Family structure and child maltreatment: Do some family types place children at greater risk?

CFCA Paper No. 10 – November 2012

Introduction

This paper is an update to a 1996 discussion paper on child maltreatment and family structure published by the former National Child Protection Clearinghouse.1 Although 15 years have passed since the publication of the original paper, the extent to which family structure influences the wellbeing and outcomes for children is still a hotly debated topic, particularly in the mainstream media and for some family and religious groups. These latter groups tend to argue that the risk for poor child outcomes and child maltreatment is heightened in cohabiting and "non-intact" families (e.g., step and blended families, and sole-parent families), and that the presence of two married biological parents is best for children's wellbeing. However, research suggests there is no single cause for child maltreatment. Multiple risk factors are associated child maltreatment, and these risk factors vary according to maltreatment subtype.

The current paper summarises what the research can tell us, at this point in time, about family structure and child maltreatment. The paper is divided into three main sections:

  • an overview of what Australian child protection data can (and cannot) tell us about the relationship between family structure and child maltreatment, as well as a discussion of the strengths and limitations of this data;
  • an overview of the recent large-scale research, from Australia and internationally, that has directly investigated the relationship between family structure and child maltreatment, as well as a discussion of the strengths and limitations of this research; and
  • a brief overview of factors that may mediate the relationship between family structure and child maltreatment.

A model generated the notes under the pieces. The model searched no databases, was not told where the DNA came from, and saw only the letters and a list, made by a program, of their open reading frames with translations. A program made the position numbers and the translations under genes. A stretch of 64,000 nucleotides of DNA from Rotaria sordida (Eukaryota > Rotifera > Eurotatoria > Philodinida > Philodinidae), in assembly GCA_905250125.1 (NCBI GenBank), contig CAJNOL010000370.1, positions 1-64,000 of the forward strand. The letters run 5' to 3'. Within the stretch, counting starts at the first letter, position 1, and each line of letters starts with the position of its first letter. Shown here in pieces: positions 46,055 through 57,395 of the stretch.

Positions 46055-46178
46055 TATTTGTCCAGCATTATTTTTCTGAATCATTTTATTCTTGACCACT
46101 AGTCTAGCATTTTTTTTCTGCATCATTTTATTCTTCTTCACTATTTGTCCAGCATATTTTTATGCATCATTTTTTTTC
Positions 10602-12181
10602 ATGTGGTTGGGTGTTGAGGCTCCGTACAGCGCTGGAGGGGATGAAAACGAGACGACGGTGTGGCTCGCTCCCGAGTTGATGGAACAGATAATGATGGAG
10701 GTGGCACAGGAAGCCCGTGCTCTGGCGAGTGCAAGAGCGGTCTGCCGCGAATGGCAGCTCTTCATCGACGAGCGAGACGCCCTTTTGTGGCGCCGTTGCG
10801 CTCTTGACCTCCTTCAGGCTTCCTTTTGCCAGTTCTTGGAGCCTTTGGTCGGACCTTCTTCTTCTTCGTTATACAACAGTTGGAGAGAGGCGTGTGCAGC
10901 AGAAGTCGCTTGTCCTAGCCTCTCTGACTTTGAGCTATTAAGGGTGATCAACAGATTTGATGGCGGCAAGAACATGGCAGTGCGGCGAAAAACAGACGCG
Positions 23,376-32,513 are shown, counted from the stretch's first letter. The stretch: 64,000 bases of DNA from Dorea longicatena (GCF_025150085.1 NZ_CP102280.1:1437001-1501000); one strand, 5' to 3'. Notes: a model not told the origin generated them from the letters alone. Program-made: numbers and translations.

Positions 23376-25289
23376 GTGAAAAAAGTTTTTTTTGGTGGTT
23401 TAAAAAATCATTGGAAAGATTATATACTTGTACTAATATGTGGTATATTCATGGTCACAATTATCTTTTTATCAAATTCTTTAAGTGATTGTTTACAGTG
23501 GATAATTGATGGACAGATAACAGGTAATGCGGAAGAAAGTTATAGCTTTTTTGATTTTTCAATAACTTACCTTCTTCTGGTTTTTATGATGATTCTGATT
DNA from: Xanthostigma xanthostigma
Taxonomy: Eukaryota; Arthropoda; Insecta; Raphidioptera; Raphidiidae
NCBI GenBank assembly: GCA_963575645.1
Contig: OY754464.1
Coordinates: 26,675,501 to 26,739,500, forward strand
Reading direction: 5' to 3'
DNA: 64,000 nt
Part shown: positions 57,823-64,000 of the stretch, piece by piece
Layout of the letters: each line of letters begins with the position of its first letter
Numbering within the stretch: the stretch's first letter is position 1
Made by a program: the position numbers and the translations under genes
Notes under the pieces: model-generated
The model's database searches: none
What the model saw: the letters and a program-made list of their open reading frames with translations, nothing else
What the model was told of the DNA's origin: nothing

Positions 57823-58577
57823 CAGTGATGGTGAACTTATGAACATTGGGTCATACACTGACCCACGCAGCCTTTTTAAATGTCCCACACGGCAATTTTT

Terminology

For consistency and clarity the current paper defines different family structures as follows:

  • "Married families" - families with two married, biological parents of all children within the family;
  • "Cohabiting families" - families with two unmarried biological parents of all children within the family;
  • "Sole-mother families" (or "sole-father families") - families that include the biological mother (or father) of all children but no biological male (or female) parent, caregiver or partner in residence;
  • "Step families" - married or cohabitating families in which there is one biological parent and one non-biologically-related parent but no biological children of both parents; and
  • "Blended families" - married or cohabitating families in which there is at least one resident step child plus at least one biological or adopted child of both parents.

In this paper, the terms "child maltreatment" and "child abuse and neglect" are used interchangeably. Child maltreatment is commonly used as an umbrella term to capture five maltreatment subtypes: physical abuse, emotional maltreatment, neglect, sexual abuse, and the witnessing of family violence. For further information on the child maltreatment subtypes see Child Family Community Australia (CFCA; 2012).

 

Footnote

1 The National Child Protection Clearinghouse (NCPC) is now part of Child Family Community Australia Information Exchange. For archived NCPC publications, see <www.aifs.gov.au/nch>.